energy (n): 1590s, "force of expression," from Middle French énergie (16c.), from Late Latin energia, from Greek energeia "activity, action, operation," from energos "active, working," from en "at" + ergon "work, that which is wrought; business; action".
Used by Aristotle with a sense of "actuality, reality, existence" (opposed to "potential") but this was misunderstood in Late Latin and afterward as "force of expression," as the power which calls up realistic mental pictures. Broader meaning of "power" in English is first recorded 1660s. Scientific use is from 1807. Energy crisis first attested 1970.
2. Energy derived ultimately from the sun.
3. Most energy sources on Earth are forms of indirect solar energy, although we usually don't think of them in that way. Coal, oil and natural gas derive from ancient biological material which took its energy from the sun (via plant photosynthesis) millions of years ago. All the energy in wood and foodstuffs also comes from the sun. Movement of the wind (which causes waves at sea), and the evaporation of water to form rainfall which accumulates in rivers and lakes, are also powered by the sun. Therefore, hydroelectric power and wind and wave power are forms of indirect solar energy. Direct solar energy is what we usually mean when we speak of solar power - it is the use of sunlight for heating or generating electricity.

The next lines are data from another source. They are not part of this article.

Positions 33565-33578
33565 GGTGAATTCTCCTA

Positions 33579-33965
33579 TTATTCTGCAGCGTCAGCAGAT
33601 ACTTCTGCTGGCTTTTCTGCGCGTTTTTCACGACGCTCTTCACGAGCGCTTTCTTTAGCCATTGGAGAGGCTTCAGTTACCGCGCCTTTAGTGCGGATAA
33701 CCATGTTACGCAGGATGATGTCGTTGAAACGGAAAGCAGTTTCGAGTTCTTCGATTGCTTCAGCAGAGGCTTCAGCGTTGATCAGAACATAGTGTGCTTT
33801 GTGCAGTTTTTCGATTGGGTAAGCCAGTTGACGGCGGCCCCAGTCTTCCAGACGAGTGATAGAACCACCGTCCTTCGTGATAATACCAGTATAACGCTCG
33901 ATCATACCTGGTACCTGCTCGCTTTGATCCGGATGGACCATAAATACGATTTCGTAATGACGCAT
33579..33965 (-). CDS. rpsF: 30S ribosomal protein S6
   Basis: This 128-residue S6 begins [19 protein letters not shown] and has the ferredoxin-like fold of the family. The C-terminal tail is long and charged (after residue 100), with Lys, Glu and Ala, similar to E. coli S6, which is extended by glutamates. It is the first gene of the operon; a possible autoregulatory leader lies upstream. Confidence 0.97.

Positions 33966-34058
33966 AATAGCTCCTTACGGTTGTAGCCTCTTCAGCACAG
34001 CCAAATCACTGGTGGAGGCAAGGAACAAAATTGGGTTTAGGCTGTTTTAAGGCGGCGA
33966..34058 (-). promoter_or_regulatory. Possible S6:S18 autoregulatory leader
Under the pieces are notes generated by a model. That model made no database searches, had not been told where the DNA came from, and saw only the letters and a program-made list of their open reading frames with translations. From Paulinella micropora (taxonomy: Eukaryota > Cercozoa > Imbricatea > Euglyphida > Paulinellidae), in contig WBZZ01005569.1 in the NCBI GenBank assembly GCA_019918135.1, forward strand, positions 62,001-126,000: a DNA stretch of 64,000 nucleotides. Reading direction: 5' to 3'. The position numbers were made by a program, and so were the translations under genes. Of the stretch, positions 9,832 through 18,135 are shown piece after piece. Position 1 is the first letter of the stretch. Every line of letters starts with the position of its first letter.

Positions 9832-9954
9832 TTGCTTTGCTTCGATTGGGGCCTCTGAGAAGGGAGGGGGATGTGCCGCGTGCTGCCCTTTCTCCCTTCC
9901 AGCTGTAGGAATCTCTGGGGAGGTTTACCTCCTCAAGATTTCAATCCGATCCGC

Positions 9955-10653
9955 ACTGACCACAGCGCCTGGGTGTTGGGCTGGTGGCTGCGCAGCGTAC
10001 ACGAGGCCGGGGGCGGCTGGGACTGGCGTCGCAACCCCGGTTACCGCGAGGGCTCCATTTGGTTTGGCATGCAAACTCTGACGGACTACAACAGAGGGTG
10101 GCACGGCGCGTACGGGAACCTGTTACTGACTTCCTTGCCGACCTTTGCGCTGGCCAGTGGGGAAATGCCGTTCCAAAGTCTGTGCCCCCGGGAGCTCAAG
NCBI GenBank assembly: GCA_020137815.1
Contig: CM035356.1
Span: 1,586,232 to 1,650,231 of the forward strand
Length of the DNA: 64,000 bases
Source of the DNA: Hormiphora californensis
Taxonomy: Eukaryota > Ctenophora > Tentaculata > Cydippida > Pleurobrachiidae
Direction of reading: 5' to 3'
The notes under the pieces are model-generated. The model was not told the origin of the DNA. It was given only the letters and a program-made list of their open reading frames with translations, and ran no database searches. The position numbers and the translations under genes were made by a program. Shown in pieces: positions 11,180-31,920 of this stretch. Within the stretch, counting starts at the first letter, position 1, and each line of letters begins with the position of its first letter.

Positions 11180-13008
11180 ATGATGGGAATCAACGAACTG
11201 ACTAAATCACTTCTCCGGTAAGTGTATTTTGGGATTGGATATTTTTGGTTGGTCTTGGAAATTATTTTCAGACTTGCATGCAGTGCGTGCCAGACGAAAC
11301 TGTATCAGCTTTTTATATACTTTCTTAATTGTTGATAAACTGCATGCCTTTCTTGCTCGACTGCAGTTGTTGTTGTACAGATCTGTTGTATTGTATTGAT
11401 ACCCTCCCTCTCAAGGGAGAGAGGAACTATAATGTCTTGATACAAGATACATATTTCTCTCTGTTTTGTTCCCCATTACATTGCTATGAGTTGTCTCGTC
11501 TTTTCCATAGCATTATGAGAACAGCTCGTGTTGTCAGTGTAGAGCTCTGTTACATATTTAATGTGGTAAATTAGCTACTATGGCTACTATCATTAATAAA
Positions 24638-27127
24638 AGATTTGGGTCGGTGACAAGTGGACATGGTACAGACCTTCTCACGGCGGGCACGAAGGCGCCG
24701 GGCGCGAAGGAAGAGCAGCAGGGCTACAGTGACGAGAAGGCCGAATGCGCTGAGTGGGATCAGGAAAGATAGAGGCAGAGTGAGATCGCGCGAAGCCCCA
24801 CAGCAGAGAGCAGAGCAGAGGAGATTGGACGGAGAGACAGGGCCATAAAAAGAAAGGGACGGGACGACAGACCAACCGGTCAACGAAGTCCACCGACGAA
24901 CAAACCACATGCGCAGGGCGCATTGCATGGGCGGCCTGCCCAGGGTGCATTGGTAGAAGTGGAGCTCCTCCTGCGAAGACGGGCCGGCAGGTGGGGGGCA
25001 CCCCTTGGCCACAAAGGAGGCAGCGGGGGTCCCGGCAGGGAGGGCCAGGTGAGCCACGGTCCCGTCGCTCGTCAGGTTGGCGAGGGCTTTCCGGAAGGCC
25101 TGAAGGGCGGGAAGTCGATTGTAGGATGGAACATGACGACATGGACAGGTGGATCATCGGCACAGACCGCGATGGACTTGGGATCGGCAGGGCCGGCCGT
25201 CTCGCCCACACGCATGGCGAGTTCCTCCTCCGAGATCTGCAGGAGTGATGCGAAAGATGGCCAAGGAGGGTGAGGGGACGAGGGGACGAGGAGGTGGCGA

4. The term "solar energy" may be applied to any of the numerous ways in which this energy flow may be converted and utilised: as biological energy, wind energy, wave energy, ocean thermal energy, and especially as direct heat ... and photovoltaic energy.
5. Also, generally describes those renewable energy sources which directly or indirectly are powered by the sun, including direct solar radiation, wind, falling water, biomass and waves.
6. "Solar energy" is also used to specifically describe solar radiation.